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Matisse and Picasso, considered as two of the great painters of the 20th century, have often been treated as rivals, precisely for this reason. Similar in their audacity but profoundly individual, both artists silently admired one another for remaining susceptible to the artistic climate of the epoch: «There was a moment of new acquisitions. Fauvism, the exaltation of colour, precision of drawing owing to Cubism; visits to the Louvre and exotic influences through the Ethnographic Museum in the old Trocadéro area; all of this contributed to the landscape in which we lived, travelled, one that we all had emerged from» (Matisse, 1952).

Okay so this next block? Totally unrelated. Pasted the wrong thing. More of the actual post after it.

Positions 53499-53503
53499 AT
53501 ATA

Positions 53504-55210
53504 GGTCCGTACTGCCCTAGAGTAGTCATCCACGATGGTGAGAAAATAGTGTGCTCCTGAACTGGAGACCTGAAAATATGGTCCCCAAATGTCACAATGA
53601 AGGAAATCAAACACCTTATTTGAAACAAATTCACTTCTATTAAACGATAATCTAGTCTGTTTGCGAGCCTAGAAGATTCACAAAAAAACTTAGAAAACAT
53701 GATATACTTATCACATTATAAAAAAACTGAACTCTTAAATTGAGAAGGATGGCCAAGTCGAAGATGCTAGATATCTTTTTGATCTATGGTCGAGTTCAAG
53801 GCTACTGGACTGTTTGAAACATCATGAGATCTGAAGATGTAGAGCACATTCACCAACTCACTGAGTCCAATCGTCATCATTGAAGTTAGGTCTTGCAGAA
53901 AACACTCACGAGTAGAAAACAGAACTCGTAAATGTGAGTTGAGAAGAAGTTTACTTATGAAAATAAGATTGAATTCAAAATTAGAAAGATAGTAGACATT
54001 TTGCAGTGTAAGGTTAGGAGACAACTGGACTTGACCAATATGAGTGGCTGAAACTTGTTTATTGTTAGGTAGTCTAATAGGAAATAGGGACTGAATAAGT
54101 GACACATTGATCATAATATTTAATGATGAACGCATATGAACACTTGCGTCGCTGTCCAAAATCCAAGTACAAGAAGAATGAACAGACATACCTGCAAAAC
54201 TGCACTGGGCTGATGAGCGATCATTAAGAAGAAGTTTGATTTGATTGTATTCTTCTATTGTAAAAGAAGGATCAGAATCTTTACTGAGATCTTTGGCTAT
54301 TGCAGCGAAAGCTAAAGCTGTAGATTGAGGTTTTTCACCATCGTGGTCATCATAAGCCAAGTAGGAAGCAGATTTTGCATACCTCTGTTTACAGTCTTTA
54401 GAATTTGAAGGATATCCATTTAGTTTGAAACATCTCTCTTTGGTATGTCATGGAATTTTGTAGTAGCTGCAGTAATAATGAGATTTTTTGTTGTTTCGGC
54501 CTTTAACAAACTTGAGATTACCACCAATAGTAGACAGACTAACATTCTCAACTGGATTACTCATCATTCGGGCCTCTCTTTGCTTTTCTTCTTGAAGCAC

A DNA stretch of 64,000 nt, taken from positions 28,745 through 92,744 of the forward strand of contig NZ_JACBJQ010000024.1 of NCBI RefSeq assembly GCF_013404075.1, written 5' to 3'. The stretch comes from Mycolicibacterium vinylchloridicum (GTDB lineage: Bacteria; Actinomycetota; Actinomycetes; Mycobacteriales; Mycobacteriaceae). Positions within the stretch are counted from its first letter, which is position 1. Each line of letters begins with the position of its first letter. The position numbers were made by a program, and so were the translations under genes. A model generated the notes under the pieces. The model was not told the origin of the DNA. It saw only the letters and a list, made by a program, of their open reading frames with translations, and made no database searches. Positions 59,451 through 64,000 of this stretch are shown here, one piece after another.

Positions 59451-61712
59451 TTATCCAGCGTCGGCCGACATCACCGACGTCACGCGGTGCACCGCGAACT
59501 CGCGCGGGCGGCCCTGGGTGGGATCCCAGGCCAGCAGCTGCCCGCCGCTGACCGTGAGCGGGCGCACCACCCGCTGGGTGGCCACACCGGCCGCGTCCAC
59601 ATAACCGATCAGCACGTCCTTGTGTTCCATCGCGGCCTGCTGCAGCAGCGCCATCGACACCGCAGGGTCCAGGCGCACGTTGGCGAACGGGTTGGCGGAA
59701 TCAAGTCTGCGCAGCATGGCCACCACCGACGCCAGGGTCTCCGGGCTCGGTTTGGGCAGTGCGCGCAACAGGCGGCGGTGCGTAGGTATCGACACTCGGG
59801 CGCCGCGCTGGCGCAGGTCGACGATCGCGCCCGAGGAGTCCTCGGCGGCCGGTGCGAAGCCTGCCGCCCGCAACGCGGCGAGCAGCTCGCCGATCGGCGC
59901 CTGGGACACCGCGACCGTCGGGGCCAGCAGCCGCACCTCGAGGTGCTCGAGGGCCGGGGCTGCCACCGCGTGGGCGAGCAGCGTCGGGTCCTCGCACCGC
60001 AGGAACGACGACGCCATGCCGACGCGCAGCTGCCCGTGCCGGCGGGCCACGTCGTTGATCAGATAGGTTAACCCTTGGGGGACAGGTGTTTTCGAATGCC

Despite the fact that both artists were aware of each other’s artistic careers, which led them to strive towards radical simplifications in a form of emulation, they did not copy one another. The challenge was to invent even more: «A painter’s studio should be their laboratory. Our profession does not consist in imitating, we invent. Painting is a riddle». (Picasso, 1945)

Warnod, André, « ‘En peinture tout n’est que signe’, nous dit Picasso », Arts, 29/06/1945

From the Second World War onwards, the artists became closer and the exchange of paintings multiplied before they began to exchange words: «Nobody has ever looked as closely at the paintings of Matisse as I have. And he, of mine…», Picasso told Pierre Daix

Daix , Pierre, Picasso créateur. Paris, Seuil, 1987






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